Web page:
HKUST Thought Leadership Briefs No. 35
When corporate debt is measured relative to assets, there is little evidence of an increase in leverage. Corporate leverage in Asia is generally stable. This contrasts sharply with what Vidhan K. Goyal, Chair Professor of Finance at HKUST and Frank Packer, Regional Adviser at the Bank for International Settlements for Asia and the Pacific, observed ahead of the Asian financial crisis of the late 1990s.
The legal environment and quality of institutions have an important influence on the capital structure of Asian firms. Leverage increases with the strength of creditor rights, political stability, and efficiency of resolution of insolvencies.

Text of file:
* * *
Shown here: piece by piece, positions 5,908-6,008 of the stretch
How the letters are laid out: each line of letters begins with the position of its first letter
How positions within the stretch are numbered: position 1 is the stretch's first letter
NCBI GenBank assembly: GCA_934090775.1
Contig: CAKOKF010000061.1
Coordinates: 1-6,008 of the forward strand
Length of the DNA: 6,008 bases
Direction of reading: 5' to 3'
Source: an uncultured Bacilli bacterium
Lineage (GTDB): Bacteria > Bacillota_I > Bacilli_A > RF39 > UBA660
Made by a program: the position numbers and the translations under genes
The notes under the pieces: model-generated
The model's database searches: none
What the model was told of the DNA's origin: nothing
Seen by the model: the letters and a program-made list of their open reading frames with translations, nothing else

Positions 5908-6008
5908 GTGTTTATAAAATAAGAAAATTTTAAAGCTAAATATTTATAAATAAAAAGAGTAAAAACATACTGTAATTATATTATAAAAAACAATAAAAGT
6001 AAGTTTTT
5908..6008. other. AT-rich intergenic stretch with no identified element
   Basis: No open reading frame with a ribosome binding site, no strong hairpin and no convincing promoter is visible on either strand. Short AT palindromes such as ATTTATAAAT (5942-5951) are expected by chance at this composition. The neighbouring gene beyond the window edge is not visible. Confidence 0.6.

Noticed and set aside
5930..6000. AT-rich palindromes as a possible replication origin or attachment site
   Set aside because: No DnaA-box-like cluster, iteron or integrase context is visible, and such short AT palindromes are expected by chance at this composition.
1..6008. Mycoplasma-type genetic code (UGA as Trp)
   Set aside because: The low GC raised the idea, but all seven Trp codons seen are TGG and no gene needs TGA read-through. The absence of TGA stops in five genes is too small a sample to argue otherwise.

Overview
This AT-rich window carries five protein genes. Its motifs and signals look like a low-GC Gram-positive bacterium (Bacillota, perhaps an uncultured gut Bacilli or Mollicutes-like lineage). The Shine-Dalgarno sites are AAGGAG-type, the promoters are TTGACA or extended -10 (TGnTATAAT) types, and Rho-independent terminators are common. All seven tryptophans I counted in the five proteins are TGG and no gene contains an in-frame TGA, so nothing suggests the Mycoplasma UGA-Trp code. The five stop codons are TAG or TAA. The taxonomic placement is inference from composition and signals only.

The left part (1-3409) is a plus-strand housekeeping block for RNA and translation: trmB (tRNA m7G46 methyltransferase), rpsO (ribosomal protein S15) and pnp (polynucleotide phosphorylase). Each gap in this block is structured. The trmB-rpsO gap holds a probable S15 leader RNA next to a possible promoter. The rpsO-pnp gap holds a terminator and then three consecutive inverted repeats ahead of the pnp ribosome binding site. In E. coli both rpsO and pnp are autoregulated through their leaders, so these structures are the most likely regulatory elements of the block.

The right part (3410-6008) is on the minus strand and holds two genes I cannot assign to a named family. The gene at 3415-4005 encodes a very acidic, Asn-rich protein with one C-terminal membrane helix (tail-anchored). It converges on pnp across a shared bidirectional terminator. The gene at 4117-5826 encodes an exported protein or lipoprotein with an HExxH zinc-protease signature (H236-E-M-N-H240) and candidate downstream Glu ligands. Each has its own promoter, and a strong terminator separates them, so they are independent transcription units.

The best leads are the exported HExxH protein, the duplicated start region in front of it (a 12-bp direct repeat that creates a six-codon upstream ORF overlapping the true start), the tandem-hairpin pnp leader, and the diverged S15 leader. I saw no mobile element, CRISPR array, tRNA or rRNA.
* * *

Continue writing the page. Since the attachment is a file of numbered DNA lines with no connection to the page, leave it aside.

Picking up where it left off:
Accommodative monetary policies in the U.S. since the global financial crisis has resulted in greater use of debt financing in countries with stronger institutions. Foreign investors prefer to invest in better-governed firms since they are at an informational disadvantage relative to local investors. These policies have also resulted in higher capital expenditures by firms in countries with stronger institutions. Furthermore, global liquidity relaxes the financing constraints of firms.
Increasing debt burdens of corporations in emerging market economies (EMEs) have been of significant concern to both regulators and market participants alike. The data from the Bank for International Settlements show that non-financial corporate debt of EMEs as a percentage of GDP increased from 56% in 2008 to 96% in 2018, surpassing the ratio of advanced economies. The accumulation of corporate debt has been even more marked in the subsample of emerging markets of the Asia-Pacific. This rapid debt build-up in the region harks back to the Asian financial crisis of the late 1990s.
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